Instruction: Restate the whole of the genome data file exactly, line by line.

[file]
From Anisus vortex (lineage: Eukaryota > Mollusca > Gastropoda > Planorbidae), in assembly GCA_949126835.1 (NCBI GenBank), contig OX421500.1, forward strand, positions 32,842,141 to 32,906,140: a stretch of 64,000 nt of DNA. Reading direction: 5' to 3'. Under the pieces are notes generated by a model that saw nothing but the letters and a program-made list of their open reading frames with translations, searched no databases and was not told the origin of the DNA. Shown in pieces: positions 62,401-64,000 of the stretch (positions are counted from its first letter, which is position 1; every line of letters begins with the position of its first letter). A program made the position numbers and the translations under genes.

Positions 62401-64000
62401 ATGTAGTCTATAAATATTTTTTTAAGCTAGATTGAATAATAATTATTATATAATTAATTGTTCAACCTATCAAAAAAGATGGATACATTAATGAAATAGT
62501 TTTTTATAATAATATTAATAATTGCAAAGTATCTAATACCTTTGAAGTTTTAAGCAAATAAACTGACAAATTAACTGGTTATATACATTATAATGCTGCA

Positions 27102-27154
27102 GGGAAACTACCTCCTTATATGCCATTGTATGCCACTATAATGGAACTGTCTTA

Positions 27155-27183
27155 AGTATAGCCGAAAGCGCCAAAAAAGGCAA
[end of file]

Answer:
From Anisus vortex (lineage: Eukaryota > Mollusca > Gastropoda > Planorbidae), in assembly GCA_949126835.1 (NCBI GenBank), contig OX421500.1, forward strand, positions 32,842,141 to 32,906,140: a stretch of 64,000 nt of DNA. Reading direction: 5' to 3'. Under the pieces are notes generated by a model that saw nothing but the letters and a program-made list of their open reading frames with translations, searched no databases and was not told the origin of the DNA. Shown in pieces: positions 62,401-64,000 of the stretch (positions are counted from its first letter, which is position 1; every line of letters begins with the position of its first letter). A program made the position numbers and the translations under genes.

Positions 62401-64000
62401 ATGTAGTCTATAAATATTTTTTTAAGCTAGATTGAATAATAATTATTATATAATTAATTGTTCAACCTATCAAAAAAGATGGATACATTAATGAAATAGT
62501 TTTTTATAATAATATTAATAATTGCAAAGTATCTAATACCTTTGAAGTTTTAAGCAAATAAACTGACAAATTAACTGGTTATATACATTATAATGCTGCA

Positions 27102-27154
27102 GGGAAACTACCTCCTTATATGCCATTGTATGCCACTATAATGGAACTGTCTTA

Positions 27155-27183
27155 AGTATAGCCGAAAGCGCCAAAAAAGGCAA